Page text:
Captain Newton...the Captain lends Mister his real Qantas Captain's Hat.

Captain Newton…the Captain lends Mister his real Qantas Captain’s Hat.

At Sydney Airport before Take Off

At Sydney Airport before Take Off

We were in Ipswich to attend an official service to celebrate my grandfather’s 70th year of ordination. At 92 years of age, my grandfather was the second longest-serving minister in the Lutheran Church in Australia.  My father and I had a bit of time to fill in and decided to take Mister to the train museum. We were just planning to check it out and come back the next day if it was any good.

Train Driver

Train Driver

Well, Mister was happy beyond his wildest dreams and thought he had died and gone to train heaven!!! You could just imagine his delight when he was surrounded by huge big steam trains. His eyes were almost bursting out of their sockets and I can just imagine how he felt when all those magnificent steam trains suddenly came to life. He was beyond excitement. Moreover, there wasn’t just steam trains. There was also a huge model train track which totally dwarfed his little wooden train set back home. He was fixated watching the model trains and pressing all the buttons. For a little 3 year old boy who adored trains, this place was just superlative. He was happy beyond his wildest, wildest dreams!!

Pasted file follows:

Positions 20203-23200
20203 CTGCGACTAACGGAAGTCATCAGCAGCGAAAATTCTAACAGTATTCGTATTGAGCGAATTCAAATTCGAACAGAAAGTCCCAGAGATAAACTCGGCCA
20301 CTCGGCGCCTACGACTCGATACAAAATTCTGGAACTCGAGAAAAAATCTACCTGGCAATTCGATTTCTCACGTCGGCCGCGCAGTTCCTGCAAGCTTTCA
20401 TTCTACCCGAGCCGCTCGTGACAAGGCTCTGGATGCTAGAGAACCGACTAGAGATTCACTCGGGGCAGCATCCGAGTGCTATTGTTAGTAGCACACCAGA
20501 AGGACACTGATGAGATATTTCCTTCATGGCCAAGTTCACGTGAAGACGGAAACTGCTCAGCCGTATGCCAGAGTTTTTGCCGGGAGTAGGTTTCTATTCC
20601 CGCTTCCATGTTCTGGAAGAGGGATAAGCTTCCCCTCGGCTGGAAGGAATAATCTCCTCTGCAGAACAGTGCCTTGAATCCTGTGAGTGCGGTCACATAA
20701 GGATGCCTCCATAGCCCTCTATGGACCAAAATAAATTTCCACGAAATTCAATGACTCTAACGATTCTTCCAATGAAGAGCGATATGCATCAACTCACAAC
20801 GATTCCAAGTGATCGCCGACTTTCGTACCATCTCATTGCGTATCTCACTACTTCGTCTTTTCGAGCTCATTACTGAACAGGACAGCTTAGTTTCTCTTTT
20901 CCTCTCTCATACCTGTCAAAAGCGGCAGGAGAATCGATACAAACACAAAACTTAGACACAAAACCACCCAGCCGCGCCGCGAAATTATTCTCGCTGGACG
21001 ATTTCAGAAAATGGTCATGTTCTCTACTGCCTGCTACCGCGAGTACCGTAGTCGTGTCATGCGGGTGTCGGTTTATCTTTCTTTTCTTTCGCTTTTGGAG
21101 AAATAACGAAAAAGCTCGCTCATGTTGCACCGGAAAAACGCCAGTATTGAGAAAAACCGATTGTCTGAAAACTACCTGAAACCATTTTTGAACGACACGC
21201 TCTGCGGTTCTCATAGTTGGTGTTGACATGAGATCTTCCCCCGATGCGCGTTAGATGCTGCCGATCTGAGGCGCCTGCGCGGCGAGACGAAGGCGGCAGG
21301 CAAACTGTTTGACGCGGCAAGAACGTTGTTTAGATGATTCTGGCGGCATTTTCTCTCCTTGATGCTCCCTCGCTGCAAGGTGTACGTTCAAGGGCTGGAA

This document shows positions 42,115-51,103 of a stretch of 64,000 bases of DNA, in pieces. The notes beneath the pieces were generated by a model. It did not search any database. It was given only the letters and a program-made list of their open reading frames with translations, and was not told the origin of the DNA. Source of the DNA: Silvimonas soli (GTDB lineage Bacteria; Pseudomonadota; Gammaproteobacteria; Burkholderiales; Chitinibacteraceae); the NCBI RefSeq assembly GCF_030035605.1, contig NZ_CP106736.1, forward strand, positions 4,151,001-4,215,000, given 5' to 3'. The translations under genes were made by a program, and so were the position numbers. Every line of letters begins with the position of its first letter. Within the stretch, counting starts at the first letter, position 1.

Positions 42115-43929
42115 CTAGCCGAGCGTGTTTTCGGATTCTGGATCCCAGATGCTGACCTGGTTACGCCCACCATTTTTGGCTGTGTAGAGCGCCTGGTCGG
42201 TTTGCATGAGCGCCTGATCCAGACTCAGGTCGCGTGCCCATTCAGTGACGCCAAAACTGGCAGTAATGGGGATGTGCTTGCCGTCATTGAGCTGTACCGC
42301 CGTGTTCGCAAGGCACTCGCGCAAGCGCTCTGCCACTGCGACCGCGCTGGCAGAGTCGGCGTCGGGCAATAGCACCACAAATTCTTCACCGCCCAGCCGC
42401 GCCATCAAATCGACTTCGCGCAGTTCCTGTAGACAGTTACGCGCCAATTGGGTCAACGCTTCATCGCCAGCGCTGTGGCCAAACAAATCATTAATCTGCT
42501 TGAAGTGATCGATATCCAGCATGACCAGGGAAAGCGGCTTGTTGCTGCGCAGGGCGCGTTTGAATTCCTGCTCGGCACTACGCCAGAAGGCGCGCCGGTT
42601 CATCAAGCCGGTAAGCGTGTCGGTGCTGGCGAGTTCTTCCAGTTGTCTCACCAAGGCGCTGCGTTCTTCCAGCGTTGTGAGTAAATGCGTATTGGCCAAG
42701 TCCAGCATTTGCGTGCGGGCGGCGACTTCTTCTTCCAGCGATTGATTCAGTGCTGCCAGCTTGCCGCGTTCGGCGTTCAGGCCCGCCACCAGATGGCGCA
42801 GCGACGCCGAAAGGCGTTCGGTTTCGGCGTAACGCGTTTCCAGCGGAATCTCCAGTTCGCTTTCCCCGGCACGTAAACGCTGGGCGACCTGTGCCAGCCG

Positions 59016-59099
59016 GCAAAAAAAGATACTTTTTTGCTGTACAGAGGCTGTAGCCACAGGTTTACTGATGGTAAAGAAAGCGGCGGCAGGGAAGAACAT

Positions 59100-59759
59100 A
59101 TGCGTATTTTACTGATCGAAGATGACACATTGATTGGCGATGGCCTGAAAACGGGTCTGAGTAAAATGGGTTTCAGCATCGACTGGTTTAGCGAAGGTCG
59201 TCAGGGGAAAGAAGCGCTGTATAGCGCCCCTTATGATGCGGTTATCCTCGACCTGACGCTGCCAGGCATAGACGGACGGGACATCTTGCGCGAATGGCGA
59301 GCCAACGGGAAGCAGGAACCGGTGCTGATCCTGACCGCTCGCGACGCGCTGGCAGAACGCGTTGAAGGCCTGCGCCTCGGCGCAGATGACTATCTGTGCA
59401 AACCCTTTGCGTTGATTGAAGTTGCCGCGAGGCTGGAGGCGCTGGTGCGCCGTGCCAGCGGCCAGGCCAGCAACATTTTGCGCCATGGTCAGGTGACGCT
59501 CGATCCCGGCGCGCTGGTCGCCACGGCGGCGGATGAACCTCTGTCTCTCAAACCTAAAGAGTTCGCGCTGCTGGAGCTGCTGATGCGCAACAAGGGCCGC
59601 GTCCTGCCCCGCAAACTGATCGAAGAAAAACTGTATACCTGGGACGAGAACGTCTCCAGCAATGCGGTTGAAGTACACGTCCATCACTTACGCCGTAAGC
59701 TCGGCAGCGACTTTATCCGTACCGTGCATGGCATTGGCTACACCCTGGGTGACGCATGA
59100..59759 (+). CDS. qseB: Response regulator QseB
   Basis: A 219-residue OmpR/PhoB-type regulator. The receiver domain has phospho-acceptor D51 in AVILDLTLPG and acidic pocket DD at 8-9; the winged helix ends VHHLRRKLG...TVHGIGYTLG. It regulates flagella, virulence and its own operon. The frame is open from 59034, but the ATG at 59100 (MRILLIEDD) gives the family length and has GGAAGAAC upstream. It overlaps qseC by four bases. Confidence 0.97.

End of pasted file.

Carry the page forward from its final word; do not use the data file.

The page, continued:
Then, it was time to go.

Now, I’m sure you can see it coming… the tantrum. Not just any tantrum either. Mister blew a boiler!

My Dad ended up carrying him out of the museum and he was still kicking, screaming and fighting with all his might to go back in when we finally managed to get him into the car. Even then, he absolutely refused to get into his car seat and he certainly gave fresh meaning to the power of persistence…

Nothing in the world can take the place of Persistence. Talent will not; nothing is more common than unsuccessful men with talent. Genius will not; unrewarded genius is almost a proverb. Education will not; the world is full of educated derelicts. Persistence and determination alone are omnipotent. The slogan ‘Press On’ has solved and always will solve the problems of the human race.